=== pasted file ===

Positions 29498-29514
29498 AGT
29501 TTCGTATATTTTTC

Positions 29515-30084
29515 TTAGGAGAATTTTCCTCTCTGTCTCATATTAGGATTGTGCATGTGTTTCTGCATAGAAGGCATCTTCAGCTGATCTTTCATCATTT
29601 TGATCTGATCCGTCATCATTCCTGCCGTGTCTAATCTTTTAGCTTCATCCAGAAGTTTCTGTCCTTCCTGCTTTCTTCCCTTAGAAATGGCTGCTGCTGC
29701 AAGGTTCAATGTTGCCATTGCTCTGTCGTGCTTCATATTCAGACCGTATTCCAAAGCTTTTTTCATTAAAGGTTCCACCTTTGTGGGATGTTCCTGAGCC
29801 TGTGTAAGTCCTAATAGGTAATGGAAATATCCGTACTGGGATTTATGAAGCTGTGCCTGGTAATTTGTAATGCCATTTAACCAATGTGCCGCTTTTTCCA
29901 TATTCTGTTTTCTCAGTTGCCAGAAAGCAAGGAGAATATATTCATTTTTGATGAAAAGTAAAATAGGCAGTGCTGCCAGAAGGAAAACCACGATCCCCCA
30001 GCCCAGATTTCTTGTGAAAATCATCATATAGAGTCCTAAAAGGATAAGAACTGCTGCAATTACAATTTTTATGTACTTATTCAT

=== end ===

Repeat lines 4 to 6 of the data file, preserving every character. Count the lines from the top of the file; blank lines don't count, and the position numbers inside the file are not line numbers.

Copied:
Positions 29515-30084
29515 TTAGGAGAATTTTCCTCTCTGTCTCATATTAGGATTGTGCATGTGTTTCTGCATAGAAGGCATCTTCAGCTGATCTTTCATCATTT
29601 TGATCTGATCCGTCATCATTCCTGCCGTGTCTAATCTTTTAGCTTCATCCAGAAGTTTCTGTCCTTCCTGCTTTCTTCCCTTAGAAATGGCTGCTGCTGC